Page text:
Reducing the World Cup carbon footprint

8 April 2010

First, the bad news: with an estimated carbon footprint of 2.7 tons of carbon dioxide equivalent, the 2010 Fifa World Cup™ will have the largest carbon footprint of any major international sporting event (nine times higher than the World Cup in Germany in 2006, and more than twice as high as the Beijing Olympics).

However, the hosts of the latest edition of the World Cup are not to blame for this. The problem is that South Africa is a long-haul destination, and most foreigners will be flying here for the month-long event.

The Project 2010 column: Craig Urquhart Even without the international travel, South Africa will emit around 900 000 tons domestically, partly because fans will have to fly between the far-flung host cities, and also because the country still relies on coal for most of its electricity.

With this is mind, the 2010 Local Organising Committee together with the Department of Water and Environmental Affairs and World Cup host cities launched the national Greening 2010 framework, aimed at reducing the environmental footprint of the event.

Participants signed a pledge committing their support for Green Goal initiatives, which focus on the environmental aspects of waste, energy, transport, water, biodiversity and responsible tourism before and during the event.

A number of initiatives have been launched to address 2010-related environmental concerns.

Many of the world’s top players, including Portugal’s Christiano Ronaldo will be wearing shirts made of plastic bottles at the World Cup. Nike has confirmed that shirts for the nine national teams it sponsors will be made from polyester recycled from used bottles retrieved from Japanese and Taiwanese landfill sites. The sports gear giant says they will keep players cooler and drier while reducing energy consumption in manufacture by 30%, compared with normal polyester.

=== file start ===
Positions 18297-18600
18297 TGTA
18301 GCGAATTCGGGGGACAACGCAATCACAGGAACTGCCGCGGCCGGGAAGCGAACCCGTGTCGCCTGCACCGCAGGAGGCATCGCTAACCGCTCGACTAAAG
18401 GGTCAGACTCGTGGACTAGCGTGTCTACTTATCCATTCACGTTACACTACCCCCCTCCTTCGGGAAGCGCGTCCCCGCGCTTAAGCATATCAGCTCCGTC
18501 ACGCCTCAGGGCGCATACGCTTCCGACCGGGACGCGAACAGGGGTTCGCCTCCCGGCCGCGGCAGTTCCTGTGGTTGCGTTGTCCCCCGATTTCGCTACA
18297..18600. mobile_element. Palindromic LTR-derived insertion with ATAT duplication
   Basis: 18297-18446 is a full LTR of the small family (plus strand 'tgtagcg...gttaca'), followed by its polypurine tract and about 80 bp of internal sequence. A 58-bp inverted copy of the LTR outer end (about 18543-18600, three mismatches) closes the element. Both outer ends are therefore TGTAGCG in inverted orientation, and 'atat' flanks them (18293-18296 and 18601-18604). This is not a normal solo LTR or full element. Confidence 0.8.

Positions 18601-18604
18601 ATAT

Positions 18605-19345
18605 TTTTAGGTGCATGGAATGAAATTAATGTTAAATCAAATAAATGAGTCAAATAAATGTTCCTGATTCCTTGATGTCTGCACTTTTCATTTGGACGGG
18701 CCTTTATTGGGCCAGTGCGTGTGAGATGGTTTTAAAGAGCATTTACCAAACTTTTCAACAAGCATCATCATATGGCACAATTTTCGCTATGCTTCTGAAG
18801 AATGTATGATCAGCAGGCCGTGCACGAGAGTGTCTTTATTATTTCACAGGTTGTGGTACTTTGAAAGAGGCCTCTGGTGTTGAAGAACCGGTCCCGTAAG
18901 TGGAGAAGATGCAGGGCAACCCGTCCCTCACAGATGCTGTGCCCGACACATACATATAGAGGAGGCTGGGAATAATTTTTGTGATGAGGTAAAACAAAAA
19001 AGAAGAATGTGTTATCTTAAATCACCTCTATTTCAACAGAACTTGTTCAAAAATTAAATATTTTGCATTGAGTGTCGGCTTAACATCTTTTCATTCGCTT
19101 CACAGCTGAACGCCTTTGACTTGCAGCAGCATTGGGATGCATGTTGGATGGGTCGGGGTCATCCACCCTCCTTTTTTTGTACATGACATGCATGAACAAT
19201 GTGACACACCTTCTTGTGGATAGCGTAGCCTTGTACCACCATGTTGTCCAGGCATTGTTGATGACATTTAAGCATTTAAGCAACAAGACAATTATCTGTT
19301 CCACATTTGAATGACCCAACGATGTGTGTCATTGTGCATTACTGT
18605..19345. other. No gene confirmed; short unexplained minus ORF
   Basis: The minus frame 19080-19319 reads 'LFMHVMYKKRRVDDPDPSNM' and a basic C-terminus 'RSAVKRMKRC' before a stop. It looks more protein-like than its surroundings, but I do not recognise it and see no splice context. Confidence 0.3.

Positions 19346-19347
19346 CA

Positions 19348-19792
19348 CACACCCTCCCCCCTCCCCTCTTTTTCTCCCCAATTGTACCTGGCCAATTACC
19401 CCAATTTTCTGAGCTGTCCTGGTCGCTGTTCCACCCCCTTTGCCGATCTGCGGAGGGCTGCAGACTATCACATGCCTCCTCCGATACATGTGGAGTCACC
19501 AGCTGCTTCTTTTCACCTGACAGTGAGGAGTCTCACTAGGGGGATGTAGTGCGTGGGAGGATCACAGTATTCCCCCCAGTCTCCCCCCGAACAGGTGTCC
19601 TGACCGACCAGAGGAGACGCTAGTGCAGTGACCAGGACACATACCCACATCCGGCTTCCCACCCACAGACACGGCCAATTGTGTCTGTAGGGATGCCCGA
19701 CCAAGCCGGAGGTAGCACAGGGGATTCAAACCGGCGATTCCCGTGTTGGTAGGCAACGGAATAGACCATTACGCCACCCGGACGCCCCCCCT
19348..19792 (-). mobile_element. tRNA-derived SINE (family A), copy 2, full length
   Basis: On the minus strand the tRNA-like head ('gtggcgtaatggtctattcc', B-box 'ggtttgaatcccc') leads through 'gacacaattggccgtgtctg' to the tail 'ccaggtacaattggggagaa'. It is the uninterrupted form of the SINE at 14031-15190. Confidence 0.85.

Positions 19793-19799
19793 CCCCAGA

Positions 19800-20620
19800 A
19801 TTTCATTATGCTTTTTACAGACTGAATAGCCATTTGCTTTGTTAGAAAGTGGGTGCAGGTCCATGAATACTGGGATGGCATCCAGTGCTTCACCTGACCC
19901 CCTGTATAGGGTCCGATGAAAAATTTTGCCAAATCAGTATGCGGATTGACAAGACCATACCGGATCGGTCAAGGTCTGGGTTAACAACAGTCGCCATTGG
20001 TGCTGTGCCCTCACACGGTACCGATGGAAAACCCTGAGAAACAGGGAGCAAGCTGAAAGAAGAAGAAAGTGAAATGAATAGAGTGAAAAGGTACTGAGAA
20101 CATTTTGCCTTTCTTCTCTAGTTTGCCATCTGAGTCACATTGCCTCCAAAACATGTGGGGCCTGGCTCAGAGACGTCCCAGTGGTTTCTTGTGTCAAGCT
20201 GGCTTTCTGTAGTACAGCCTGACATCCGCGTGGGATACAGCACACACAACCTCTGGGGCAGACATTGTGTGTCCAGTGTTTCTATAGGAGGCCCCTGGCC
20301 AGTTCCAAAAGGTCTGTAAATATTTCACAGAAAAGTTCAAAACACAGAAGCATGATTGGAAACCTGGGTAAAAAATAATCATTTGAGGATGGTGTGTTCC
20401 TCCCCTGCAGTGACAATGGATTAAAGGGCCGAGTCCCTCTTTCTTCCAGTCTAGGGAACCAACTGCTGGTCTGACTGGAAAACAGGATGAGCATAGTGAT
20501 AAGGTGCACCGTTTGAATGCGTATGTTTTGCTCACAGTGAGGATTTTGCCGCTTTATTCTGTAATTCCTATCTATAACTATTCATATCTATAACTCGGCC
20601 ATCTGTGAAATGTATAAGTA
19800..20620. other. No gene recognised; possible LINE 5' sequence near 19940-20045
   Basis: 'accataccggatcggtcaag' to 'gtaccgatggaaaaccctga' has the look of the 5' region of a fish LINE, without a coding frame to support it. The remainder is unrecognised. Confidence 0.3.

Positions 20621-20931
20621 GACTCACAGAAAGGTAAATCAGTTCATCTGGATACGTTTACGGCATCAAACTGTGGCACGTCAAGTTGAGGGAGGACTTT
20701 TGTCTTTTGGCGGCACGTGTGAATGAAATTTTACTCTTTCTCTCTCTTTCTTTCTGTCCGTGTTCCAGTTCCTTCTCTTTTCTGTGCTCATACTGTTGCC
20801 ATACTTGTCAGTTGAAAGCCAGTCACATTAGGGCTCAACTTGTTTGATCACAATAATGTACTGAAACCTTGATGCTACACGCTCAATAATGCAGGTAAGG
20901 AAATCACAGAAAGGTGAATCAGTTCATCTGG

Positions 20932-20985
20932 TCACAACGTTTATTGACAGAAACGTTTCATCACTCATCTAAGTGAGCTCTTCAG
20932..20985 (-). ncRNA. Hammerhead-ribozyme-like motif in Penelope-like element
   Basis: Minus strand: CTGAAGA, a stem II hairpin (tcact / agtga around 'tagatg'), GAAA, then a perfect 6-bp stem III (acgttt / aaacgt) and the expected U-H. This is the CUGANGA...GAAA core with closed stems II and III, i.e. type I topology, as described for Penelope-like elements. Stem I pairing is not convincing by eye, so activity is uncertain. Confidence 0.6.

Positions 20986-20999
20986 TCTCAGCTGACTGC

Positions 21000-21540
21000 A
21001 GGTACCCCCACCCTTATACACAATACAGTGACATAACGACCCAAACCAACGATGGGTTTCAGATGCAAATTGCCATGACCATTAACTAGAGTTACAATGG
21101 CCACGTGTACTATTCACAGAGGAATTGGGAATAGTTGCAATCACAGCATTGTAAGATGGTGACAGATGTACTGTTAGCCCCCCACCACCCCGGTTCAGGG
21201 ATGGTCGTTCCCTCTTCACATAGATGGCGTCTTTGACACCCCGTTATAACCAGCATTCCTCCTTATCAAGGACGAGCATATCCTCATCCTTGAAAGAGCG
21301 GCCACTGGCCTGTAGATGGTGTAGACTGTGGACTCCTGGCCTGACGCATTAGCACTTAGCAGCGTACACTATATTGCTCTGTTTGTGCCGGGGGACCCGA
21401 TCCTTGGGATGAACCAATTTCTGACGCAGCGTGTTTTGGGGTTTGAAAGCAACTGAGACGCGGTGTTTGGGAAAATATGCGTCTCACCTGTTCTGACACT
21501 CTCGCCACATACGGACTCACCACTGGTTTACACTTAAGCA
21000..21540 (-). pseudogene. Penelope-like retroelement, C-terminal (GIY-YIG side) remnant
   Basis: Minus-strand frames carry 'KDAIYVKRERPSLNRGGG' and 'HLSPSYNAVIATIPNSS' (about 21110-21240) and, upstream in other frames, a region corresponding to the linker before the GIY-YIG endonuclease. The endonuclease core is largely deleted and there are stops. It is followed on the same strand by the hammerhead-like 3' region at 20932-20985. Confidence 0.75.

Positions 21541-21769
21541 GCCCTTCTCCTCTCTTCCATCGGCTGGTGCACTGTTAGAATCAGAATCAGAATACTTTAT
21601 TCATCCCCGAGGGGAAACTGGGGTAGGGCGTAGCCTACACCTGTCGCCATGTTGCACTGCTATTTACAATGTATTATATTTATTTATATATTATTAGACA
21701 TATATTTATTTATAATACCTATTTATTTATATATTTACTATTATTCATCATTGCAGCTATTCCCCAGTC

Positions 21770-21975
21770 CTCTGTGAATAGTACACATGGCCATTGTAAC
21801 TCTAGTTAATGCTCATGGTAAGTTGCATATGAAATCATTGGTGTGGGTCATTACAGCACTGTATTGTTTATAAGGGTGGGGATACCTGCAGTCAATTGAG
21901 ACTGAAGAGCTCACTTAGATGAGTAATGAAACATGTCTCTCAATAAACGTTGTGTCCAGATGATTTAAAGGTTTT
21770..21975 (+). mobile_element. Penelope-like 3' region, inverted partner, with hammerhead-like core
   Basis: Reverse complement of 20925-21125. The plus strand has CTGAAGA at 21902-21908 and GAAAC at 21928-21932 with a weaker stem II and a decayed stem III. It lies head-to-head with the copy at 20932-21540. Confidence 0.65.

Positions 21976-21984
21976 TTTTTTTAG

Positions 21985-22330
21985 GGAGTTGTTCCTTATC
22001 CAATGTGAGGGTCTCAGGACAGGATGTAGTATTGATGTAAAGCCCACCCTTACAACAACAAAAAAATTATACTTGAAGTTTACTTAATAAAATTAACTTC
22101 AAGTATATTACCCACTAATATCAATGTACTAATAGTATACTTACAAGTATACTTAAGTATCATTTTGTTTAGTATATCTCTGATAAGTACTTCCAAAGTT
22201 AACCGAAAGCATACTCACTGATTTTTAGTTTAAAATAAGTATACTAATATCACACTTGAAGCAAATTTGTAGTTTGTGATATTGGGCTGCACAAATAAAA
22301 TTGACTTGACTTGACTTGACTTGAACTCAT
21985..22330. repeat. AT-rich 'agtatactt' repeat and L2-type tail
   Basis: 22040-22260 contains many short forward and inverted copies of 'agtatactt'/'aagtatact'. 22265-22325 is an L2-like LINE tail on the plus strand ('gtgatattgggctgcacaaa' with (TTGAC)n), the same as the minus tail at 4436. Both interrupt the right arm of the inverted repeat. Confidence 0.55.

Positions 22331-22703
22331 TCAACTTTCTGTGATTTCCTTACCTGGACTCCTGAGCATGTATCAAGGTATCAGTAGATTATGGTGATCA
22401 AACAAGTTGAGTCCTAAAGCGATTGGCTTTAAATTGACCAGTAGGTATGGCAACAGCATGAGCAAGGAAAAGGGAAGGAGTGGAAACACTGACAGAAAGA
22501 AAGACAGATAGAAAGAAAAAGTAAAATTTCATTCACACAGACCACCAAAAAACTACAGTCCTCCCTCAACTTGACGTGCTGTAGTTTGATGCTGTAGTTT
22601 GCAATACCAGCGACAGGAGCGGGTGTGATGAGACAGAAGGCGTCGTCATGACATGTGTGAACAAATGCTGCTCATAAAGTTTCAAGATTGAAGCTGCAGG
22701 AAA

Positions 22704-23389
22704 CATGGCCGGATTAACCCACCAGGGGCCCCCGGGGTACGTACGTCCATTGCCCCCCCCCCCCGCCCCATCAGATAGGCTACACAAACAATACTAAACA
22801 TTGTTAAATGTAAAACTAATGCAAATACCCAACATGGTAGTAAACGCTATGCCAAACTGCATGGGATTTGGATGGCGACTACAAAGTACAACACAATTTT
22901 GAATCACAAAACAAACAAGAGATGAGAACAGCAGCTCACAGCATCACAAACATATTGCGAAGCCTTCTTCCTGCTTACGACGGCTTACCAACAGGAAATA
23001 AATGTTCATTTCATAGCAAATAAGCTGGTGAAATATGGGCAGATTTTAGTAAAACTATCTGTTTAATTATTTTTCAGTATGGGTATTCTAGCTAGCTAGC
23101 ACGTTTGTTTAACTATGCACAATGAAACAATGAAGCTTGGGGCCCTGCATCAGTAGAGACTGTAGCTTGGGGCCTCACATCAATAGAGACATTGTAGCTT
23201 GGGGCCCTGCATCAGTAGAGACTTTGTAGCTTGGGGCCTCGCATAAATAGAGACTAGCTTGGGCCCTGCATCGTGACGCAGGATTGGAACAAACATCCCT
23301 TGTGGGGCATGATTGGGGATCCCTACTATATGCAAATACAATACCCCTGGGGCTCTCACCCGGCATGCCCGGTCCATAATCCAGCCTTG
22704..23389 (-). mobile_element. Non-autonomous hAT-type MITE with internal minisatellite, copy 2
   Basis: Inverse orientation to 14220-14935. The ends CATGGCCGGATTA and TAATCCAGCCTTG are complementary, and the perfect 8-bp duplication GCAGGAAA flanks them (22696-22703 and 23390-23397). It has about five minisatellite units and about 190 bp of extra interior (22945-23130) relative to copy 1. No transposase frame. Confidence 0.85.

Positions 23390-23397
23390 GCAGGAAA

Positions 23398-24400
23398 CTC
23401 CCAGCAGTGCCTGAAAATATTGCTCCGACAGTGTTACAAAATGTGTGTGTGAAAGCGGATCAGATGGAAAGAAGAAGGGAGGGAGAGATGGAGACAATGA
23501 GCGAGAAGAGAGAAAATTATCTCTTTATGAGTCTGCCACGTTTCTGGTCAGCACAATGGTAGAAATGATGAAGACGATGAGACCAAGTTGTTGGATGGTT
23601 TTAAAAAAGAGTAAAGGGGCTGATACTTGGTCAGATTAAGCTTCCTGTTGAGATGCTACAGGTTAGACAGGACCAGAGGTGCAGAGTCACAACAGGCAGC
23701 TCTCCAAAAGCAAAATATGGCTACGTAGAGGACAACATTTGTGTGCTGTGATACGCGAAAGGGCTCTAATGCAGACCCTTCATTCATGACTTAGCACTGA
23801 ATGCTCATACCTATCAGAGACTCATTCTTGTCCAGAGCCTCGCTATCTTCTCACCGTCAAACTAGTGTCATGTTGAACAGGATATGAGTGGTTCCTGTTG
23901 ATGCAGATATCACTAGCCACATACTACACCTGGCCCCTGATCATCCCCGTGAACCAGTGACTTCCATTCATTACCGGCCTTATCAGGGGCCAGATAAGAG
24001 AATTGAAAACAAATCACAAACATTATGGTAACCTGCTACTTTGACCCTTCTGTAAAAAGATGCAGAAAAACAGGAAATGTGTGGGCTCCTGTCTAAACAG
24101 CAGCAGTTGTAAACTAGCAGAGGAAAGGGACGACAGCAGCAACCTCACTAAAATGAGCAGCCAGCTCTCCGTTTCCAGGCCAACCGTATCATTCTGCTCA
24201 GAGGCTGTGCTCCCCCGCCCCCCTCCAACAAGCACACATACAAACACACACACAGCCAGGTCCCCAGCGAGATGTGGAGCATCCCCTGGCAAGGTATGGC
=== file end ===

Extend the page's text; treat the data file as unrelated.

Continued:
Meanwhile, more than 1 200 rubbish bins with a soccer theme are being placed around South Africa’s main airports as part of a recycling project to promote the World Cup’s Green Goal campaign.

The bins, in the colours of the national flag (with lids resembling soccer balls), will help people separate their waste and facilitate recycling. The aim is to eventually have 100 000 of these bins throughout the country the next two years.

Johannesburg, Cape Town and Durban have also planted thousands of trees to capture the carbon dioxide blamed for global warming.

And Fifa will soon be able to buy “green” electricity, produced by the Darling Wind Farm in the Western Cape, for the World Cup. This wind energy could also be used to illuminate Table Mountain and other city landmarks.

Durban is planning to compensate for local carbon emissions by producing electricity from hydraulic turbines or biogas emitted by landfills.

In other developments, South Africa’s electric car, the Joule, is in production in Port Elizabeth for use during the World Cup.

By ensuring that these and other offset projects are properly implemented, South Africa can do a great deal to counter the negative impact of staging the tournament so far from Europe and the Americas.

Urquhart is a former Fifa World Cup media officer and the current editor of Project 2010